Homefront: The Revolution Review (PC)

It’s hard to express just what Homefront is getting wrong. The setting is kind of interesting, with an oddly powerful North Korea taking over the mainland USA and the player character working as a freedom fighter in Philadelphia to lead a popular revolt to get rid of the oppressors. The weapons are typical of the genre but have a vaguely innovative system where you can switch between different setups for each, so having a silent pneumatic pistol, or an SMG, all based on the same base weapon. There’s crafting, there’s an open-world, there’s co-op, there’s a decent amount of challenge at times, and there’s some passable voice acting. But it’s just all so boring.

The biggest issue is that the game opens up quite a lot to you very early on, and then never really goes anywhere. You pick up a few new tools along the way, and the balance of power steadily shifts to your favour, but you’re always just taking on patrol after patrol in an effort to capture bits of the map by interacting with something in a building. In the beginning you need to sneak around a little (although the stealth is weird and sometimes the enemies will ignore a motorbike going past them if you’re fast enough, but lead a huge manhunt if you’re crouching behind a bin 200 meters away), and there’s even some sections where you can try and blend in with the other citizens, avoiding camera and drone scans, but it always come down to you getting somewhere and pressing E. In the first region we found we didn’t really have to engage with whatever set up the developers threw at us, we could just walk straight up to objectives, often while being shot, and press ‘e’ to capture an area. Riveting gameplay.


It doesn’t help that the shooting is so unsatisfying. Games like Doom, Gears of War, or Halo can get away with being one fight after another because each fight is so much fun. In this many of the enemies act like bullet sponges, and there’s so few types that strategy doesn’t come into it. You just find somewhere to hide and then murder everyone. Sometimes you have to scramble around for ever-scarce ammo, and you can hack robotic vehicles or use firecrackers to distract people, but to be honest you rarely need to. As long as you can line up headshots with a marksman rifle, that’s all you ever need. You can even take down the bigger trucks with a few well-placed rifle shots turning what should be terrifying into a mundane and simple task.

Graphically the engine is pretty good, but the art design is abysmal. Everything looks washed out and dull, for a better look at how dystopia could go, try Metro or Half Life. Those depressing cities had tonnes of character and interesting little scenes to discover, this is just boring city block after boring city block. Occasionally you see a neon sign but that’s about as exciting as it gets. Sadly this bland environment isn’t to help the game run better, even on our i7, 970, 16gb RAM machine the game regularly dips down to 40fps without the screen even being busy at 1080p with everything turned up to high. Turning settings down doesn’t seem to help much, and when you do get 60fps all of the animation seems odd and rushed, almost as if they designed the game to run at 30fps instead. Due to the unstable framerate the controls don’t feel right and at no point is it a fun game to watch, every single movement and scene is a drag. This is compounded by the prevalence of bugs in the game with character models getting stuck in the ground, bikes having some of the weirdest physics we’ve seen, and a huge inconsistency in the controls when you’re trying to grab a ledge.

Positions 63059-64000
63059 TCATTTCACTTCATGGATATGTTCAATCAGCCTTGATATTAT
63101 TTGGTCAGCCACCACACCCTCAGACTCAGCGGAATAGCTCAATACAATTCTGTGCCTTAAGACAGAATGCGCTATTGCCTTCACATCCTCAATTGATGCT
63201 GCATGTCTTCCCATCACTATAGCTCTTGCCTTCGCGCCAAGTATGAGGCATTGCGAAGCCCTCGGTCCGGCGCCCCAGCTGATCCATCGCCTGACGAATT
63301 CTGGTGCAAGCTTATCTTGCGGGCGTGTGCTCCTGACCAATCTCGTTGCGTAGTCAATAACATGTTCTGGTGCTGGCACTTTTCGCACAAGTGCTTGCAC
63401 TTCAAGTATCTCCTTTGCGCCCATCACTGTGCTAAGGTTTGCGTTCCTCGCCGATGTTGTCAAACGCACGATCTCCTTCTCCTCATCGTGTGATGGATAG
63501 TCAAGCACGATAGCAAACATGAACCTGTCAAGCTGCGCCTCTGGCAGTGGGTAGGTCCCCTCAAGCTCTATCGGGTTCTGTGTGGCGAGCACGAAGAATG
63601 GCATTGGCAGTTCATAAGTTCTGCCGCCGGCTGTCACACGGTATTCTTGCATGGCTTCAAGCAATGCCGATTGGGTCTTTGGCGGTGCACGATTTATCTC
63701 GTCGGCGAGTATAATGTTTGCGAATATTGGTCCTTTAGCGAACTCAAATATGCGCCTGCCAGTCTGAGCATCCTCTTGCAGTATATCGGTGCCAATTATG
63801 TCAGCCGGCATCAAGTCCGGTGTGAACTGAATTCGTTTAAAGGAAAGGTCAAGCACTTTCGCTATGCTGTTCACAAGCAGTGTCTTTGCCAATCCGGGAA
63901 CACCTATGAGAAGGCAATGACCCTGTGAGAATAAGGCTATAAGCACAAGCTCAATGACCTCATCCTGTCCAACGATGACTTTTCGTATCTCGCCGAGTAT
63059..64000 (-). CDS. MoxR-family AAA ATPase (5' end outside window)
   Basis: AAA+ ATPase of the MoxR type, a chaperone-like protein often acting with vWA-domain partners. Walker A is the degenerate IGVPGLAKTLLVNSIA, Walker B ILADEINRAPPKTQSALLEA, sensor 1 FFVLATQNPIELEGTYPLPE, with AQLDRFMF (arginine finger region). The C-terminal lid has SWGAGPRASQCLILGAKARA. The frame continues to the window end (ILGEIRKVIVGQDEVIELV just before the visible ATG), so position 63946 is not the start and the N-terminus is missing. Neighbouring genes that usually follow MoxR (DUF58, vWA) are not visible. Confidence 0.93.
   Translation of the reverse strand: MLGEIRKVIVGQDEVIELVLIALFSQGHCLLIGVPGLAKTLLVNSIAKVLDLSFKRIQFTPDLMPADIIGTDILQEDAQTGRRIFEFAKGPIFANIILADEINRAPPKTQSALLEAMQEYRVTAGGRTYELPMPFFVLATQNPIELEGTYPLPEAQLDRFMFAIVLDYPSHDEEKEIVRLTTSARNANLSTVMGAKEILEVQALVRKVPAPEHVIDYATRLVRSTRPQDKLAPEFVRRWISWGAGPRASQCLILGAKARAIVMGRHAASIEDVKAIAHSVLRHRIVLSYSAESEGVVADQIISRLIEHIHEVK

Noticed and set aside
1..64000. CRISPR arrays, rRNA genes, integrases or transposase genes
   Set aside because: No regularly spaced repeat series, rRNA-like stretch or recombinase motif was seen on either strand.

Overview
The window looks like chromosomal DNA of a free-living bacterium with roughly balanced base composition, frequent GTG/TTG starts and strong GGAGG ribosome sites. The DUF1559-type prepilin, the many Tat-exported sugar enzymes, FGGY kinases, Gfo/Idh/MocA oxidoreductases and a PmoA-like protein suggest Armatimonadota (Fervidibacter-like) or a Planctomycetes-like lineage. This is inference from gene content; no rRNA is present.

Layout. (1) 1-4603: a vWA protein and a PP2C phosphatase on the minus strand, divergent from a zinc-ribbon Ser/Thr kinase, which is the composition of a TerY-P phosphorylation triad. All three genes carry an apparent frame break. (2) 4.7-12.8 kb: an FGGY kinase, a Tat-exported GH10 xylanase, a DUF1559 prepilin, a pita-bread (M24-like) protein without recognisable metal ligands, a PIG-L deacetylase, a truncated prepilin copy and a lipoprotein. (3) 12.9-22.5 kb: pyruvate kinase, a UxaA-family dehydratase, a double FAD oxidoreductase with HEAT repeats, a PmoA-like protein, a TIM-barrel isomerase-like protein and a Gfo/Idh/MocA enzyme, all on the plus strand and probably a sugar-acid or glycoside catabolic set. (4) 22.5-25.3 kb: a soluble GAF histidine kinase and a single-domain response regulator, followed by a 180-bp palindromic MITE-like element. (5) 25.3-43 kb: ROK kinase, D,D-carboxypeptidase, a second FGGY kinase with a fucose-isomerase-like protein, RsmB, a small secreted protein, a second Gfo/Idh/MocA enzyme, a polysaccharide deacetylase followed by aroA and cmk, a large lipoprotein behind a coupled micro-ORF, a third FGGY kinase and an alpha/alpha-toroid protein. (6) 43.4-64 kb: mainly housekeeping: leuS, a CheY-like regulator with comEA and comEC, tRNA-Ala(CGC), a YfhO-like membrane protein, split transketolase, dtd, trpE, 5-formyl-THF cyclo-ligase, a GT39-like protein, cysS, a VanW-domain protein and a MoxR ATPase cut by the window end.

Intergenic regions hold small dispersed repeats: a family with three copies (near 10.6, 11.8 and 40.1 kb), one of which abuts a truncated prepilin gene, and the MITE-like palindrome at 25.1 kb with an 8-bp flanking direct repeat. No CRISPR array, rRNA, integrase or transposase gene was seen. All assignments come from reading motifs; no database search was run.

If there is a silver lining, it’s more of a grey one and it’s ‘Resistance’ mode, the co-op. There’s no versus multiplayer (which is a shame as the original Homefront’s was quite good) but instead there’s a series of co-op missions that can be played at different difficulties for different rewards. Playing with other people does make the game more fun and it really shows how much better the single player would be if it was co-op. Instead you’re restricted to short missions where generally you have to go somewhere, destroy something, then run away. The running away is often the most fun as the AI starts spawning a lot more enemies and the game often gives you a few bikes so you can speed away together across the city, getting more points for the more of you that reach the extraction. You end up with tense moments where someone in your team goes down and you have to pick between going back to rescue them, or moving on to escape yourself. Sadly the missions are short-lived and become repetitive quite quickly thanks to the mode relying on the main game’s poor combat and enemy types. At the end of each round you get some money and some xp. The xp can be spent on skill points but none of them give you any exciting new abilities, and the money can be spent on random ‘lucky dip’ packs as we see in games like COD and Halo. In those games most of what you get is either cosmetic, or a boost. In this it’s the only way to unlock weapons and attachments. So we spent something like $5000 (about 5 game’s worth of money) trying to unlock a sniper scope but got three shotgun attachments and two pistol attachments. We still haven’t got that scope. Locking basic weapons that suit your playstyle behind this system is incredibly frustrating and just means you need to play more missions with guns you like to unlock the ones you want. For some people they’ll get it on their first roll, for others they might never get it.

Overall, Homefront: The Revolution is everything everyone expected it to be from its tumultuous development. There’s a shadow of some good ideas here but they’re completely blocked out by a terrible engine, terrible art design, and terrible gameplay. Avoid.

Verdict 4

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